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River Redux: Andrew Chin’s Source To Sea Swim

Courtesy of Andrew Chin, KwaZulu-Natal, South Africa.

Cape Town open water swimmer Andrew Chin loves the extreme in lakes, rivers and oceans.

Yesterday, he completed his fifth Swim for Rivers challenge on the Mtamvuna River in KwaZulu-Natal. He swam 70 km over a 6-day period, finishing at the mouth of the river just south of Port Edward.

The Swim for Rivers extreme swimming challenge, launched by Chin in 2015.

It involves athletes attempting to swim between 100 and 350 km in a major river in each of South Africa’s nine provinces,” explained Chin. “We do this to raise awareness around the poor state of our country’s rivers and to highlight the urgent need to restore them. The swimming events are also intended to spark debate about what the relevant authorities and public can and should be doing to manage and protect our rivers.

Chin started on November 20th from the source of the Mtamvuna River in Harding district, near Kokstad. “I had intended to swim 165 km of the river – which forms the border between the KwaZulu-Natal and the Eastern Cape provinces – from source to sea. However, unseasonably low water levels in the upper reaches of the river forced me to walk and run part of the course, and later eliminate large sections of the planned route.”

Difficult access to many remote stretches of the river provided an additional challenge, forcing Chin to hike up and down several steep gorges to reach start and finish points.

Chin was supported by fellow ice swimmer David Taitz who assisted with transport and logistical arrangements along the way. Chin, who swam solo, used a pool buoy for safety, buoyancy and to increase visibility.

Chin explained what he saw and swam in and by, “I encountered some plastic pollution along the way, but overall the river was relatively clean with low human impact – possibly owing to the fact that a large stretch of the river (on the KwaZulu-Natal side) lies adjacent to the Umtamvuna Nature Reserve. However, soil erosion on the river banks from livestock overgrazing was prevalent in a number of areas, as was invasive alien vegetation such as black wattle.

Community engagement and education are important components of each Swim for Rivers challenge. I met many people along the way who depend on the river for their livelihood. Rural community members joined me on a 17 km walk along the river near Gundrift; they shared their local knowledge of the Mtamvuna and described the changes to the river they have seen in their lifetime.

On the final morning of the swim, 25 Grade 7 learners from Port Edward Primary School joined me on a beach clean-up near the river mouth where I addressed them on the importance of our rivers and the role that everyone needs to play in looking after them.”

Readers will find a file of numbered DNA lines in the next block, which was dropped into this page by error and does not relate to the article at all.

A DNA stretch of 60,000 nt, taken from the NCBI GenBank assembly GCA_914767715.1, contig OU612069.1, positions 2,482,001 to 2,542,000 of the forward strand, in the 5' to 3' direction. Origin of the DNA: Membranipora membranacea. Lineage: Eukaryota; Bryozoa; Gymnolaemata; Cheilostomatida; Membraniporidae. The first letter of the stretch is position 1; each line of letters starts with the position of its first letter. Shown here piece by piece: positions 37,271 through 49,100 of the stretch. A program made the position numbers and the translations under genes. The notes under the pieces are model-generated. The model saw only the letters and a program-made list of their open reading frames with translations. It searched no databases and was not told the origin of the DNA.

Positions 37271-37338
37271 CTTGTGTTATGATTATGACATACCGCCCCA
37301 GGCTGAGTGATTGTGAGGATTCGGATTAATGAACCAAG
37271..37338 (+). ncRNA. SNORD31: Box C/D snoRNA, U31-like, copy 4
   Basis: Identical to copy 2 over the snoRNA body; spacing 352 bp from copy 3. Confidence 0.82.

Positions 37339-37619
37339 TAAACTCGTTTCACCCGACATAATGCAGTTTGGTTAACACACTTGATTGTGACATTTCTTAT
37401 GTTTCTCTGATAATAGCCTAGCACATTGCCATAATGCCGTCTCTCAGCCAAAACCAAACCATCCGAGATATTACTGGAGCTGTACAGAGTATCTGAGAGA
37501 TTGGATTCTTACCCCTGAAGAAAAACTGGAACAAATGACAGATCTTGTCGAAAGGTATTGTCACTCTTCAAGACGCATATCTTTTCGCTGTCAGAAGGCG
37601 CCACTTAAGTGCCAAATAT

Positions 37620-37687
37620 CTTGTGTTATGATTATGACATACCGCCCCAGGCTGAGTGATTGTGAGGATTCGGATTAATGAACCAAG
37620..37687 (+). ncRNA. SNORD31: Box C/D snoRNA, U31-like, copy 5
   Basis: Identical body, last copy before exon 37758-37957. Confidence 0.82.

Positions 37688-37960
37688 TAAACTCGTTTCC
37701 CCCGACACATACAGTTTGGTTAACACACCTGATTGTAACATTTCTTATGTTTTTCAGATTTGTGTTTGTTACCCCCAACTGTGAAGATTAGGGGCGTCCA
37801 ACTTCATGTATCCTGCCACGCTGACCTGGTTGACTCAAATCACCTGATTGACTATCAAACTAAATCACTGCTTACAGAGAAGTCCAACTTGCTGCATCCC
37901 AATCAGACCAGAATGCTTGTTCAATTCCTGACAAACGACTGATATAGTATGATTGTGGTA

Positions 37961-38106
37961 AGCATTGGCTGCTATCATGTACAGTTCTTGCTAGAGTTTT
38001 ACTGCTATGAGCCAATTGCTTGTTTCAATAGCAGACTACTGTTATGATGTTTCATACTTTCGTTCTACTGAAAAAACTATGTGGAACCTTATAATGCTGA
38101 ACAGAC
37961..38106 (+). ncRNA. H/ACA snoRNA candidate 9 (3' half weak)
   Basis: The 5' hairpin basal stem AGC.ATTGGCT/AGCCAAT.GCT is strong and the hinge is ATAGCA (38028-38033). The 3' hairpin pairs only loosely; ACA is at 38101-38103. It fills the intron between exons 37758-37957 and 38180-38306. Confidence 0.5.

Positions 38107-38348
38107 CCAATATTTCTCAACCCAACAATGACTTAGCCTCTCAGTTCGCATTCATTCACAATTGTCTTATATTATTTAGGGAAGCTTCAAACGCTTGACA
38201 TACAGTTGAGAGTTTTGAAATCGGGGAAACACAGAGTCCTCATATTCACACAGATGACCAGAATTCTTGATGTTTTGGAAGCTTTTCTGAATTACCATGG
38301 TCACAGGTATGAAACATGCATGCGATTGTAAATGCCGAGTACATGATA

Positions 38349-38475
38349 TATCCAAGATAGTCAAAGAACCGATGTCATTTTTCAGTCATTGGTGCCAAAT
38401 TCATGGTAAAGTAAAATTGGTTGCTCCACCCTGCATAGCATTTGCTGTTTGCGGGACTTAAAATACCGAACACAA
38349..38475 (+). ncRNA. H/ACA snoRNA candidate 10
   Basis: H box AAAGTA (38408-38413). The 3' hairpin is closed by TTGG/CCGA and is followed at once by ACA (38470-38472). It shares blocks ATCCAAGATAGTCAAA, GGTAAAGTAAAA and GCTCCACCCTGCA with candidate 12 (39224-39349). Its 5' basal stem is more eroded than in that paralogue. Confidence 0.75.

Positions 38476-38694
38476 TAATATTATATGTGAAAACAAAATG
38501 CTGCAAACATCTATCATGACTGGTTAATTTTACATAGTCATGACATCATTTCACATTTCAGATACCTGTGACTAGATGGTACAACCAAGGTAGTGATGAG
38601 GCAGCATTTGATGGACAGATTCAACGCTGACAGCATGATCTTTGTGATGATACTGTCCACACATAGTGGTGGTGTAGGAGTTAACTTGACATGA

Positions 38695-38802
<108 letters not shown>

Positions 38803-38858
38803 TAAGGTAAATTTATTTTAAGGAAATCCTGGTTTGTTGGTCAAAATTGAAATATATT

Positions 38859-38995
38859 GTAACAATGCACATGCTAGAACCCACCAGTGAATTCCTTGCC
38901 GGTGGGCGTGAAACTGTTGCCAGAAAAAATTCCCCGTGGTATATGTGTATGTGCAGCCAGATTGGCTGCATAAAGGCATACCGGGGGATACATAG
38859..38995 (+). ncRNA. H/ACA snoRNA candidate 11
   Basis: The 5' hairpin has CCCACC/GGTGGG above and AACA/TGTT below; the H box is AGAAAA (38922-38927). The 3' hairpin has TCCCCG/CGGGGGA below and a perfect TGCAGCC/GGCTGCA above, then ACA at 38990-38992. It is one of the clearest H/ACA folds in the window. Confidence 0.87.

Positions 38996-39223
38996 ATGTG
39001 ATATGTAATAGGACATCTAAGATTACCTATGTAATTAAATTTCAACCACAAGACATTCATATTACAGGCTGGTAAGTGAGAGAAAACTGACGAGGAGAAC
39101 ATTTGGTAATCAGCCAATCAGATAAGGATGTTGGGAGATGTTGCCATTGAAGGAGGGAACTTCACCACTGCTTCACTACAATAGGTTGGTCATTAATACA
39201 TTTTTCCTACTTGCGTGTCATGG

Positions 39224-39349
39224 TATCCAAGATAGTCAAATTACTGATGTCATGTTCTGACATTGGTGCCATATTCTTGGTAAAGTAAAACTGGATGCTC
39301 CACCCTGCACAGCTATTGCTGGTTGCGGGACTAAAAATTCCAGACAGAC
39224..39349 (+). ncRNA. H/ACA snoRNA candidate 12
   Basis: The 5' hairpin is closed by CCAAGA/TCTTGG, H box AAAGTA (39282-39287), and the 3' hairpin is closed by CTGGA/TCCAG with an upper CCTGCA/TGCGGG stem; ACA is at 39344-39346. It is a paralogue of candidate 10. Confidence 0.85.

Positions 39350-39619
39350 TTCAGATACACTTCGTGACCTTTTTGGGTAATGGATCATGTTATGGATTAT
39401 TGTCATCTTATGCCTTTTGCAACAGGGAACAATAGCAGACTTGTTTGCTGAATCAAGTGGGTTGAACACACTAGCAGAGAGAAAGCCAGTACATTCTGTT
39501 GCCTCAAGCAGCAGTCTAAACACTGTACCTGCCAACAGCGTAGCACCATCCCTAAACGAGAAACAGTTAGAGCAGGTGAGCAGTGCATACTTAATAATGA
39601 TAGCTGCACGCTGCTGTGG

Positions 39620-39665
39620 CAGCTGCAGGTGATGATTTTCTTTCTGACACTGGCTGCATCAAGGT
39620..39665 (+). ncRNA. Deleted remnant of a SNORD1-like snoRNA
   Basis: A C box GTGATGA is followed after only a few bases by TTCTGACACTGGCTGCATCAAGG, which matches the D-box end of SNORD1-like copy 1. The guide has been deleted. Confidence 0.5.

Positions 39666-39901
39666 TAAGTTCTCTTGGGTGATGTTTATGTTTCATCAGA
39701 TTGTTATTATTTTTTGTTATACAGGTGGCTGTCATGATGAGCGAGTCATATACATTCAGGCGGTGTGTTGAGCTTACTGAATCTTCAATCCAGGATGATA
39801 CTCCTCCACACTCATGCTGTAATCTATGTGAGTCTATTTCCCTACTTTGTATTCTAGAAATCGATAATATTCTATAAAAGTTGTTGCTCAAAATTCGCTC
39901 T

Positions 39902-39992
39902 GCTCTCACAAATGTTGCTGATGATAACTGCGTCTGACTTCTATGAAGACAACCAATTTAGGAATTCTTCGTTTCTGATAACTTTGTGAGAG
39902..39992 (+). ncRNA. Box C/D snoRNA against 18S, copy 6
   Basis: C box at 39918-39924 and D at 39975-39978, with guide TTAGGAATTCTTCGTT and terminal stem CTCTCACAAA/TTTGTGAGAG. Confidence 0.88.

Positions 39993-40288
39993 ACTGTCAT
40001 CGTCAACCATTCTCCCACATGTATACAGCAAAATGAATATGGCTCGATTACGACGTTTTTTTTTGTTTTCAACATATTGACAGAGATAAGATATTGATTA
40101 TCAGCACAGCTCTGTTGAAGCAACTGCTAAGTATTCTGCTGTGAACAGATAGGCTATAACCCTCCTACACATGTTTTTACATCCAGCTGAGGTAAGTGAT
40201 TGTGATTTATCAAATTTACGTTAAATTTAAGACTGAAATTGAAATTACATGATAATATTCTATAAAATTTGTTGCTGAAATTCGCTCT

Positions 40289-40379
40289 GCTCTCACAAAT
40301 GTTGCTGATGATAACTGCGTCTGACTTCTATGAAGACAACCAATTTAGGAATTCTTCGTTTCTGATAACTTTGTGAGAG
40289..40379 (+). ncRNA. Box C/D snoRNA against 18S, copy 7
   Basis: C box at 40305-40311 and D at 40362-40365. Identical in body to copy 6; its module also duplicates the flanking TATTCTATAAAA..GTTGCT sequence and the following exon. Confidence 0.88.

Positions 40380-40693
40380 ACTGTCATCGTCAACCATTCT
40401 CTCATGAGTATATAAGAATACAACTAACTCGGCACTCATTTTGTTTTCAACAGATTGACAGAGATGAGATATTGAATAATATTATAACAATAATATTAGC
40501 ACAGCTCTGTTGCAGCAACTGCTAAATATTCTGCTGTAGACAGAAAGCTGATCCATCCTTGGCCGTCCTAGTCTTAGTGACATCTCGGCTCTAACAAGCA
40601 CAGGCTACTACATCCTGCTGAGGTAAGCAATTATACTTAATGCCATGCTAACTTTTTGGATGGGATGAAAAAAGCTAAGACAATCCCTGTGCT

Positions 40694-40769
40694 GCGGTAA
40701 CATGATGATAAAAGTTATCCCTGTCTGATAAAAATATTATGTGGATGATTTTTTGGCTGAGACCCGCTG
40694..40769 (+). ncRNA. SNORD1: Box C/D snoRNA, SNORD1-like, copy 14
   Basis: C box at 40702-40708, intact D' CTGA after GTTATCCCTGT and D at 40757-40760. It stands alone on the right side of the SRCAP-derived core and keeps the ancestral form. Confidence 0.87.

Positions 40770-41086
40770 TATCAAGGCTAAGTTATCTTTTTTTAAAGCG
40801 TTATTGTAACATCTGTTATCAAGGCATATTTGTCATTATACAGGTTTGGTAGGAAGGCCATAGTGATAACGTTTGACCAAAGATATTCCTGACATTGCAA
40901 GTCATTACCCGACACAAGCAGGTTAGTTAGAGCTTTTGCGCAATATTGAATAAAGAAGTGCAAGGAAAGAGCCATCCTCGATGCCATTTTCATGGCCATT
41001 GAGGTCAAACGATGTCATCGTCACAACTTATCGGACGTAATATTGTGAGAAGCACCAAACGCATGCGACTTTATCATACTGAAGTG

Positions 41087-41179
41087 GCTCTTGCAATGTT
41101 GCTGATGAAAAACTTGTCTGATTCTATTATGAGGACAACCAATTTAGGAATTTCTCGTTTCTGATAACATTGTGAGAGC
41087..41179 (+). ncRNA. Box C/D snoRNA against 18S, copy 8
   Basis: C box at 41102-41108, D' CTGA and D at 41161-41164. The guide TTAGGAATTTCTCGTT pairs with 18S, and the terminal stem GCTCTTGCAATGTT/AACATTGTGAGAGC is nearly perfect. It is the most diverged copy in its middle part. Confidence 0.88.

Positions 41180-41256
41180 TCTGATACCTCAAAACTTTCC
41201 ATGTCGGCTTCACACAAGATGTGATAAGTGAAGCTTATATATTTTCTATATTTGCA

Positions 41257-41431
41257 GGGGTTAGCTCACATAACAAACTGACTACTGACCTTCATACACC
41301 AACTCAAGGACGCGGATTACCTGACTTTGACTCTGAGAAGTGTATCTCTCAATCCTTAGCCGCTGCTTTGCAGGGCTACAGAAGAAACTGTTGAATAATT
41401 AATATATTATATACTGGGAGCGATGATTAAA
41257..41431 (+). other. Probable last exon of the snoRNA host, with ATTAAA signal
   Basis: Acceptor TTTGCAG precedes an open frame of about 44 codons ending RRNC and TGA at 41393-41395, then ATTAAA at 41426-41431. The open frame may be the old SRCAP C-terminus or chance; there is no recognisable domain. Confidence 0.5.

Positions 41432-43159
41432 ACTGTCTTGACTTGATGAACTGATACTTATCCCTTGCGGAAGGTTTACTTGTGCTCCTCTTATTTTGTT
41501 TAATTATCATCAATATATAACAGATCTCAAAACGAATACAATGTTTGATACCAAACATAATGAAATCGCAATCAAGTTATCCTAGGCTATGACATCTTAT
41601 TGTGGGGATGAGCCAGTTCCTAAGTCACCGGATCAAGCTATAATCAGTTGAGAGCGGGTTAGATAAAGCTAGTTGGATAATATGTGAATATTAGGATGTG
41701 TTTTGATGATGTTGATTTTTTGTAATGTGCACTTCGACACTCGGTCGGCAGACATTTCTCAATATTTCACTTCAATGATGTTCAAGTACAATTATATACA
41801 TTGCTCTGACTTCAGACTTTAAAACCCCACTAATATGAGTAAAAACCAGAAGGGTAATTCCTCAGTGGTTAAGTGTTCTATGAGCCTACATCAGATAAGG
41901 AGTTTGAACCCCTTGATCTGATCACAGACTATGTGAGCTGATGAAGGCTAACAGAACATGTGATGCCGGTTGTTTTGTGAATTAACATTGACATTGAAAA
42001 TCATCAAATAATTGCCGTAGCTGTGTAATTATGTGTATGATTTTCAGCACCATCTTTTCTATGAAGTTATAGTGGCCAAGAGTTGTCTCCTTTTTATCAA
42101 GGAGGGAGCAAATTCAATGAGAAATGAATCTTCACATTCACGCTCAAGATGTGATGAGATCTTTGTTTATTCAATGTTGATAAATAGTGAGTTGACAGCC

Chin founded Rivers for Life, a non-profit organization after growing up on a Free State farm, Chin learned the value of water – and its impact on survival – at a young age.

Early in his career he worked in rural development where he had to fill up and carry barrels to supply a project base camp with fresh water. This experience cemented his respect for water as a precious natural resource and ignited his passion to do something to raise critical awareness about the importance of river health.

His project involves open water swimmers taking on South Africa’s rivers one province at a time to highlight the degraded state of the water, while creating awareness in the youth of their own power to restore river health and to be waterwise.

In January 2015 Chin and ice swimmer Toks Viviers swam 200 km in the Wilge River in the Free State over a period of 10 days.

In October 2015, Chin swam with another fellow South African ice swimmer Henko Roukema, however highwater pollution levels and exceptionally low flows forced them to abandon their quest to swim the length of the Berg River in the Western Cape. Their goal had been to swim the river from source to sea, but the polluted water caused such illness in the team that they were forced to call off the swim after completing 135 km of the river’s 294 km length.

In 2016 Chin partnered with Mandy Uys to swim a 70 km section of the Orange River in the Northern Cape and to interact with over 1,000 school pupils along the way.

The 2017 swim took place in the Eastern Cape with a strong focus on estuaries as the critical link between our freshwater rivers and the sea. Chin was joined again by Mandy Uys as well as local open water swimmers Joy Stevens, Sean Murray and Nicky van Nierop.

For more information, contact Catherine Ritchie at For more information about Swim for Rivers, visit here.

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